Percutaneous vertebroplasty: history, technique and current perspectives

Clin Radiol. 2004 Jun;59(6):461-7. doi: 10.1016/j.crad.2004.01.001.


Percutaneous vertebroplasty is a safe and efficacious technique for the treatment of persistent pain from a fractured vertebral body. Injection of cement into the vertebral body is made after insertion of a large-bore needle, frequently by a trans-pedicular approach. Vertebroplasty is most commonly used to treat painful osteoporotic fracture resistant to conservative therapy, but may be helpful in other conditions such as malignant collapse. NICE guidelines are now available for this procedure, which is relatively new in the UK, but has been performed for more than 15 years in continental Europe.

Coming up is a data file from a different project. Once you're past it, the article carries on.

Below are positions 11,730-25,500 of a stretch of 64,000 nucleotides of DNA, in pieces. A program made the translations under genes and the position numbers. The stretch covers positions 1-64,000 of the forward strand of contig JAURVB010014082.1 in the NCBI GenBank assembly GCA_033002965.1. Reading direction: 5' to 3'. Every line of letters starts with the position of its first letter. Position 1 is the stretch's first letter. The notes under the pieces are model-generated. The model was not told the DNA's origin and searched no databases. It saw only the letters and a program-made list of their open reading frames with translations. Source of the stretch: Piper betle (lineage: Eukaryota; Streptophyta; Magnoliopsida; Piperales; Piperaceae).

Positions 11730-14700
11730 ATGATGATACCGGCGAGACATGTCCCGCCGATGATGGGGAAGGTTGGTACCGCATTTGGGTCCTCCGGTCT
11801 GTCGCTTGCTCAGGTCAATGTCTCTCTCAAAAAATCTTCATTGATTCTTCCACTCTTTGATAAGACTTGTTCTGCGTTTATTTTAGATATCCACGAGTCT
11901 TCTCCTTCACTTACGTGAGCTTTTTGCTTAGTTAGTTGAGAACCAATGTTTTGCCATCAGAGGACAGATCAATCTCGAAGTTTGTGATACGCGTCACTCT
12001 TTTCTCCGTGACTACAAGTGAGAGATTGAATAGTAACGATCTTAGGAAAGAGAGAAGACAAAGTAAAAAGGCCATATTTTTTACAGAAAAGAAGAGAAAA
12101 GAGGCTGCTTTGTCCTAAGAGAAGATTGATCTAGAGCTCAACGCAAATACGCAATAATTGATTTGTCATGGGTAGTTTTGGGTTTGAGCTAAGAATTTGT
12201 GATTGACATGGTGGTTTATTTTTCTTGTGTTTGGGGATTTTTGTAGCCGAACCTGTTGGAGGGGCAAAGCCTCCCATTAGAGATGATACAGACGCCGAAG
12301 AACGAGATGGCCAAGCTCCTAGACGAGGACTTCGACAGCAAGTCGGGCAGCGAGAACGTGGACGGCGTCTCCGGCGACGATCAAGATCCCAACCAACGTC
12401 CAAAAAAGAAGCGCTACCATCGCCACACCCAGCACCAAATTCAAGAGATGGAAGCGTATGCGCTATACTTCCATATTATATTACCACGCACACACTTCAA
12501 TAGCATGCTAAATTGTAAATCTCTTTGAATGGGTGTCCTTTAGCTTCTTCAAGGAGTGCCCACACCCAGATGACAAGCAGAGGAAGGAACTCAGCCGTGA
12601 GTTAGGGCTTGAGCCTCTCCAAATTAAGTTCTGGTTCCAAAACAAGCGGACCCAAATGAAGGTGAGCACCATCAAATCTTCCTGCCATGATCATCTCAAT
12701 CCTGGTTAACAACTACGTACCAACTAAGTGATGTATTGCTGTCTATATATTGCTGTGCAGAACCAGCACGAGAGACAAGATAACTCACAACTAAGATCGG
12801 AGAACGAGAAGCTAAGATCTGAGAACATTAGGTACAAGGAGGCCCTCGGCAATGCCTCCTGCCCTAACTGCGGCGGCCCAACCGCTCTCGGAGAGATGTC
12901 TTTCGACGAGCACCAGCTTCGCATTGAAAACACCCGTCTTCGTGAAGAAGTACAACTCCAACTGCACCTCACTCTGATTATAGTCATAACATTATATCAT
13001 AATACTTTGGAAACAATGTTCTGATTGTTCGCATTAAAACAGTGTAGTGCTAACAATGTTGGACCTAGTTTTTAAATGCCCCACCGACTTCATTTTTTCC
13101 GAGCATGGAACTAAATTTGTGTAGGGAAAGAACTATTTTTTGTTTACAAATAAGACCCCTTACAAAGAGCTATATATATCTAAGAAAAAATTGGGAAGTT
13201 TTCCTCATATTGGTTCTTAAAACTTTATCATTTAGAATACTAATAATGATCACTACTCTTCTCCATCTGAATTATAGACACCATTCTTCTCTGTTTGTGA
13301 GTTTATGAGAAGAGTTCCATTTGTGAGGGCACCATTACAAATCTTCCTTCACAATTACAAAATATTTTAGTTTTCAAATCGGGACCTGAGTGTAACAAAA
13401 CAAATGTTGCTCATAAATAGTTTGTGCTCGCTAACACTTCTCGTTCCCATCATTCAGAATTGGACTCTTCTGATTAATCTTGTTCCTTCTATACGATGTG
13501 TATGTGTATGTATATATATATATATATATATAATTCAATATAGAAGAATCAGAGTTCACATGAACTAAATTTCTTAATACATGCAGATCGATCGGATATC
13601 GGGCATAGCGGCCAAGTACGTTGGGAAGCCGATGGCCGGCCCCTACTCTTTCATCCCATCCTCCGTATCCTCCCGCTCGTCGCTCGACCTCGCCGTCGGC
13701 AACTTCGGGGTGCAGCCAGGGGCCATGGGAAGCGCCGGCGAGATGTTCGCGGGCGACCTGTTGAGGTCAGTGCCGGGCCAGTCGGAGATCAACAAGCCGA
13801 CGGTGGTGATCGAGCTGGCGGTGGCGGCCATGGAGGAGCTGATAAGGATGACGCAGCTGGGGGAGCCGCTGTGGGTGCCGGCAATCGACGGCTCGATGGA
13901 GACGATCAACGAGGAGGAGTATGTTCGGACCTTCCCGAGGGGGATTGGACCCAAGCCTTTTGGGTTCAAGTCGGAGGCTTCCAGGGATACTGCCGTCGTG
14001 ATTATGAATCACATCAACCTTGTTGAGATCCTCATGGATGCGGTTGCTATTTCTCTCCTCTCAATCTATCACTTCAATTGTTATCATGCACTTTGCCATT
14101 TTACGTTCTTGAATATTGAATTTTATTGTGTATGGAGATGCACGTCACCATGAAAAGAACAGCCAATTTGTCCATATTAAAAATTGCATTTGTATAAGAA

Publication types

  • Review

MeSH terms

  • Bone Cements / therapeutic use*
  • Humans
  • Injections, Spinal
  • Osteoporosis / complications
  • Pain / prevention & control*
  • Polymethyl Methacrylate / administration & dosage*
  • Risk Factors
  • Spinal Fractures / diagnostic imaging
  • Spinal Fractures / therapy*
  • Tomography, X-Ray Computed / methods


  • Bone Cements
  • Polymethyl Methacrylate